As unemployment drops below 6% for the first time since 2008, Americans are finally beginning to notice the slow improvement in the economy
Americans may finally be seeing the beginnings of the end of the Great Recession. Although there have been steady declines in unemployment for years, many have not believed those improvements. But in the latest Economist/YouGov Poll, the public is starting to recognize some change.
Although just one in four can state that the jobless rate released last Friday is below 6% (the first time that has been the case since 2008), half agree that it is lower today than it was when Barack Obama took office. Just 16% say it is higher now.
Economic perceptions continue to have a basis in politics. Half of Republicans and half of Democrats place the current unemployment rate below 7%, but twice as many Republicans as Democrats think it now exceeds 8%. And one in four Republicans say the jobless rate is higher today than it was when President Obama was inaugurated.
The unemployment rate is not the only measure of the health of the economy. The number of jobs has finally exceeded the number that existed at the beginning of the recession. Although only a third of the public knows this, the percentage saying there are fewer jobs now has finally dropped to just over a quarter.
Americans have two sources of information about the economy – the mass media and their own conversations with friends and families. While the perception of media coverage has improved, there is much less change in what people are talking about at home.
Since March, the share of the public that hears mostly negative news about the state of the economy has declined -- and now just a quarter say that. While those hearing mostly positive news has increased only incrementally, the gap between the two has shrunk this month to just eight points. The rest of the public falls into the middle category, equally hearing the good and the bad about the economy.
But while the news they say they are hearing has improved, Americans are still badmouthing the economy at home. The percentage saying their conversations with friends and family about the economy are mostly negative has declined only seven points in the last seven months. The percentage having mostly positive discussions has changed hardly at all.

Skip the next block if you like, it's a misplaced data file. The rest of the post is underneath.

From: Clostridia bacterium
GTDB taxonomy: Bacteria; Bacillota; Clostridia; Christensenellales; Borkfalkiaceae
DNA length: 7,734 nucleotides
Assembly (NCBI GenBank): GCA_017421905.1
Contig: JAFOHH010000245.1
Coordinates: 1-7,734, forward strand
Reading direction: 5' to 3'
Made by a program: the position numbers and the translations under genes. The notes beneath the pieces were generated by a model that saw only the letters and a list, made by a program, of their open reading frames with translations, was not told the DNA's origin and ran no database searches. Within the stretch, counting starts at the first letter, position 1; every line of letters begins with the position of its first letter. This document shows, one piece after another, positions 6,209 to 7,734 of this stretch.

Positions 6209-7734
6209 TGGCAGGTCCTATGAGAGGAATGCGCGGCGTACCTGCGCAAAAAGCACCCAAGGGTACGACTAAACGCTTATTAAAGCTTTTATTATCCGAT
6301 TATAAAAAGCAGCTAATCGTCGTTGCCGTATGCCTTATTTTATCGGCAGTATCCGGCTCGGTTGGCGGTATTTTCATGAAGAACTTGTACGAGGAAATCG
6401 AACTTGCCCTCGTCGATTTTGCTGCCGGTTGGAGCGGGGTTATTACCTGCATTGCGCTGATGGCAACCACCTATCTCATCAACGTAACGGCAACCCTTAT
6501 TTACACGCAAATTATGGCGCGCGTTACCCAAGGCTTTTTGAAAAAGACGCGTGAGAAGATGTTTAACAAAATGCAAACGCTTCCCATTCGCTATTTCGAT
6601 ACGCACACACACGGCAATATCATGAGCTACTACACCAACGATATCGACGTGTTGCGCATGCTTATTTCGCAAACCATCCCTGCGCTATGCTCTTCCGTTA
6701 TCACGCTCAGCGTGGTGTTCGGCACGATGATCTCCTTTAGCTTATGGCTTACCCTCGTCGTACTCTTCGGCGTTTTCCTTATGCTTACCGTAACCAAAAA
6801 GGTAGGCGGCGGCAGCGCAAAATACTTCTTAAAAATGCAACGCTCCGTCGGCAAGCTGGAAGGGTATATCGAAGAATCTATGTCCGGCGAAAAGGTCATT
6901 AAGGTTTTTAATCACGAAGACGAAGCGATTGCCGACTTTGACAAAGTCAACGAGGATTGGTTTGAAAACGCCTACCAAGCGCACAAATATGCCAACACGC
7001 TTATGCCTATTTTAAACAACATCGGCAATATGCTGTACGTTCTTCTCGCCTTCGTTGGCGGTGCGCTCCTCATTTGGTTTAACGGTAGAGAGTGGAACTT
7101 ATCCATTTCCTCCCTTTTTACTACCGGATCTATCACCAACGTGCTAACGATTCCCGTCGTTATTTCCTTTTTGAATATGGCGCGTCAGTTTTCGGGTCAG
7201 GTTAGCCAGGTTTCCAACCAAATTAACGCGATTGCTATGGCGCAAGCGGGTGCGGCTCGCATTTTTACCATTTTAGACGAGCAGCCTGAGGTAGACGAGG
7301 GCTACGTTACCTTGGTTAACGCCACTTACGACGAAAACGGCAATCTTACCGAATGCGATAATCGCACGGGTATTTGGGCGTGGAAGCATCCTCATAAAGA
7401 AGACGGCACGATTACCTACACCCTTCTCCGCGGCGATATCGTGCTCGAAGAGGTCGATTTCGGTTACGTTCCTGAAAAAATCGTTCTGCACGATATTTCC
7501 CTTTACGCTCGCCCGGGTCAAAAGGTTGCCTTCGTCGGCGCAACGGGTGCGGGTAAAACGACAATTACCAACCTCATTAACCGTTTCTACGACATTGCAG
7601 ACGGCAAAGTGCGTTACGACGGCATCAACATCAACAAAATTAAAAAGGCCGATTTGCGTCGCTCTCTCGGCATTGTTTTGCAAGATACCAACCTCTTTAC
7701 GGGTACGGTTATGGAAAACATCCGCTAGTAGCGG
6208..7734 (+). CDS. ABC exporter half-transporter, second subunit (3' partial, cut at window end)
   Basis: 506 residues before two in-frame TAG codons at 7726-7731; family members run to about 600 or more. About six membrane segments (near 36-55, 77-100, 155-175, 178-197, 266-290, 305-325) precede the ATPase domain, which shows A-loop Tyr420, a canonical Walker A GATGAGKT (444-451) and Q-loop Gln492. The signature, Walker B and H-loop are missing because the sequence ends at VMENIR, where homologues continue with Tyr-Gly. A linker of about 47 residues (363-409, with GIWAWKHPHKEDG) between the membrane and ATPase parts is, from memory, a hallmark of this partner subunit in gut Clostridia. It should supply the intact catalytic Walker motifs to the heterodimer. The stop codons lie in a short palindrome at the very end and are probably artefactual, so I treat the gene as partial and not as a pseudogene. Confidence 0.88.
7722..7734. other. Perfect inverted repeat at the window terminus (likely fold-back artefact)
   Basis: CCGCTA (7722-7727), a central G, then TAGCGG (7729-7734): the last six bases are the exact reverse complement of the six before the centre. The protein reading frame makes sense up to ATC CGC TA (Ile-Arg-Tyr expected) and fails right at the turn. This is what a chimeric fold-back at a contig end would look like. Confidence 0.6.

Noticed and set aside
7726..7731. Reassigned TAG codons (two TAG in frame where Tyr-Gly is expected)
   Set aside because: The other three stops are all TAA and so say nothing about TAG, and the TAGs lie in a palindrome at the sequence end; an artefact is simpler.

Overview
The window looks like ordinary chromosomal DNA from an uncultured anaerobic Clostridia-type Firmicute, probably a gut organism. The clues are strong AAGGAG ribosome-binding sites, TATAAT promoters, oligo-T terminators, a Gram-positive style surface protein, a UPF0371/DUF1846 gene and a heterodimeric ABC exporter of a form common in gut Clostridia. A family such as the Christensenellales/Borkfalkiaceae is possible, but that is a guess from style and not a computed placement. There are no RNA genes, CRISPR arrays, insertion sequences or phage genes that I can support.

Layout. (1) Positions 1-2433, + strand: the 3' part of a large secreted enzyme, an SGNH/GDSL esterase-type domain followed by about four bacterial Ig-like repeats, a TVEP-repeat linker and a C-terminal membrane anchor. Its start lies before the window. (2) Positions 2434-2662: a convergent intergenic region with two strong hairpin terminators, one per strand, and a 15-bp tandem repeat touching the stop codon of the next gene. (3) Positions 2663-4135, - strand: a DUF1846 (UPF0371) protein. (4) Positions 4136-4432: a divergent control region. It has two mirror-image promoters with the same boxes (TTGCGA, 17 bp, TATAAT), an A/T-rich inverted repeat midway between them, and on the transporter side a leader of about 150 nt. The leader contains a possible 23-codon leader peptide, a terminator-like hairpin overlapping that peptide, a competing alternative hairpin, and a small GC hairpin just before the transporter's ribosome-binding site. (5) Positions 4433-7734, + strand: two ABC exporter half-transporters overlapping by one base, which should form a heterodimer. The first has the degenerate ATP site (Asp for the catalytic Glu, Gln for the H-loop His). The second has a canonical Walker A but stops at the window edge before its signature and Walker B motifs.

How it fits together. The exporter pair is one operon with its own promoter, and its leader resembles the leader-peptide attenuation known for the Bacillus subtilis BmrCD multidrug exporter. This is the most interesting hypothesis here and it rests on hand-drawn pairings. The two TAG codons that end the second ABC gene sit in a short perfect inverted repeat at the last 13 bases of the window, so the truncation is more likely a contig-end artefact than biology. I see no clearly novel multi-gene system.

Republicans are more likely to say they are hearing mostly negative news; still, just about half of them say the news they hear is either mostly positive or equally positive and negative. However, 60% of Republicans have been saying bad things about the state of the economy with their friends and families. Compared to last month, Democrats are more than twice as likely today to say their discussions about the economy are positive (and the balance is more positive than negative). Republicans have changed hardly at all in describing their conversations about the economy.
There is still a lot of economic concern. As many say there will be fewer jobs than there are today six months from now as believe the number of jobs will increase. Just 29% think the unemployment rate will continue to decline in the next year. Only a third have a positive assessment of where it will be five years from now.
And, as for the overall economic future, the public continues to be more negative than positive – though not by much. Most of the public thinks the economy is at least staying the same or even improving.
And the President has yet to see much benefit from whatever economic improvement Americans agree has taken place. His overall approval rating remains in the low forties (43% this week), while 51% disapprove. Just 38% approve of how he is handling the economy.
Economist/YouGov poll archives can be found here.